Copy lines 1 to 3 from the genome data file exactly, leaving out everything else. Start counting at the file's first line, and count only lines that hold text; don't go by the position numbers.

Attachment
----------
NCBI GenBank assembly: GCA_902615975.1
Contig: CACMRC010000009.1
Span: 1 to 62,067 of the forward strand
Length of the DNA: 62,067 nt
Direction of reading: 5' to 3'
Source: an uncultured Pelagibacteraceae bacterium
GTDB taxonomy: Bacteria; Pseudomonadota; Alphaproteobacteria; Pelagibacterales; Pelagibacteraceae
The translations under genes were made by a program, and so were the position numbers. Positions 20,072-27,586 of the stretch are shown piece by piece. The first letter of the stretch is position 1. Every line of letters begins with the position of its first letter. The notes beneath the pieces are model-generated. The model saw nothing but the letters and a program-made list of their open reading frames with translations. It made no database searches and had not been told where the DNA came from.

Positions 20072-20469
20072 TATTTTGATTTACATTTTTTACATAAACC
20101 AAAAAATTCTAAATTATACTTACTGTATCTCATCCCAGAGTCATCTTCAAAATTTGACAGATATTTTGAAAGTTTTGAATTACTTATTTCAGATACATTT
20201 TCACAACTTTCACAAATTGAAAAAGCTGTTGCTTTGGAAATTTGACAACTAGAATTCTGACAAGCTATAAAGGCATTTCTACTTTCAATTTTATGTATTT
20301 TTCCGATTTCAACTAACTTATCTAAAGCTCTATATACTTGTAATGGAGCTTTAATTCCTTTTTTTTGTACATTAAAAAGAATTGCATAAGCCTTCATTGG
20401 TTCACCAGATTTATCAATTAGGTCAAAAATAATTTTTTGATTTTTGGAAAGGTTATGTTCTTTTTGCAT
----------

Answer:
NCBI GenBank assembly: GCA_902615975.1
Contig: CACMRC010000009.1
Span: 1 to 62,067 of the forward strand